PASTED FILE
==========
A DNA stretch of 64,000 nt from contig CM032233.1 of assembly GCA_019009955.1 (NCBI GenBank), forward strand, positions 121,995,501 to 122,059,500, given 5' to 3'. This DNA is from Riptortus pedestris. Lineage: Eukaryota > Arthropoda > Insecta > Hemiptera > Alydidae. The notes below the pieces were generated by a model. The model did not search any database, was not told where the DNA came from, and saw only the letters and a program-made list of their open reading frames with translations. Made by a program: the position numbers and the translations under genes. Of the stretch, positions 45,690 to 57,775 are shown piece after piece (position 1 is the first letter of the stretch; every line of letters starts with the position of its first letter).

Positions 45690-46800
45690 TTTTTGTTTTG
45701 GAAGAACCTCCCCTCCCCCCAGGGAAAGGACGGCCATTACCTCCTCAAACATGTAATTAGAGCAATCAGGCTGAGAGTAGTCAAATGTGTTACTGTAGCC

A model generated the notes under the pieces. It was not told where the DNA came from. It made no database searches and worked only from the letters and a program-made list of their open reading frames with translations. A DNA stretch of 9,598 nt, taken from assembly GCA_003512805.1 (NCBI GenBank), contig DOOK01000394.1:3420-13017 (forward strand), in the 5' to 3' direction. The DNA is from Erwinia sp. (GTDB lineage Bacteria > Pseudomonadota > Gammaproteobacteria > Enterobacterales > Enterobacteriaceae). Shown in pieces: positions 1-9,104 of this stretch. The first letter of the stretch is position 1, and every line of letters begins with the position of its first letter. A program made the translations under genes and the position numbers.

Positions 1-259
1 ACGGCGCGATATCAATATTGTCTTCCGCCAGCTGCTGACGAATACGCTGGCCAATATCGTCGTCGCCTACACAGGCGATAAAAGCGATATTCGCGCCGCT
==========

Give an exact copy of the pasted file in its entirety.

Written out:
A DNA stretch of 64,000 nt from contig CM032233.1 of assembly GCA_019009955.1 (NCBI GenBank), forward strand, positions 121,995,501 to 122,059,500, given 5' to 3'. This DNA is from Riptortus pedestris. Lineage: Eukaryota > Arthropoda > Insecta > Hemiptera > Alydidae. The notes below the pieces were generated by a model. The model did not search any database, was not told where the DNA came from, and saw only the letters and a program-made list of their open reading frames with translations. Made by a program: the position numbers and the translations under genes. Of the stretch, positions 45,690 to 57,775 are shown piece after piece (position 1 is the first letter of the stretch; every line of letters starts with the position of its first letter).

Positions 45690-46800
45690 TTTTTGTTTTG
45701 GAAGAACCTCCCCTCCCCCCAGGGAAAGGACGGCCATTACCTCCTCAAACATGTAATTAGAGCAATCAGGCTGAGAGTAGTCAAATGTGTTACTGTAGCC

A model generated the notes under the pieces. It was not told where the DNA came from. It made no database searches and worked only from the letters and a program-made list of their open reading frames with translations. A DNA stretch of 9,598 nt, taken from assembly GCA_003512805.1 (NCBI GenBank), contig DOOK01000394.1:3420-13017 (forward strand), in the 5' to 3' direction. The DNA is from Erwinia sp. (GTDB lineage Bacteria > Pseudomonadota > Gammaproteobacteria > Enterobacterales > Enterobacteriaceae). Shown in pieces: positions 1-9,104 of this stretch. The first letter of the stretch is position 1, and every line of letters begins with the position of its first letter. A program made the translations under genes and the position numbers.

Positions 1-259
1 ACGGCGCGATATCAATATTGTCTTCCGCCAGCTGCTGACGAATACGCTGGCCAATATCGTCGTCGCCTACACAGGCGATAAAAGCGATATTCGCGCCGCT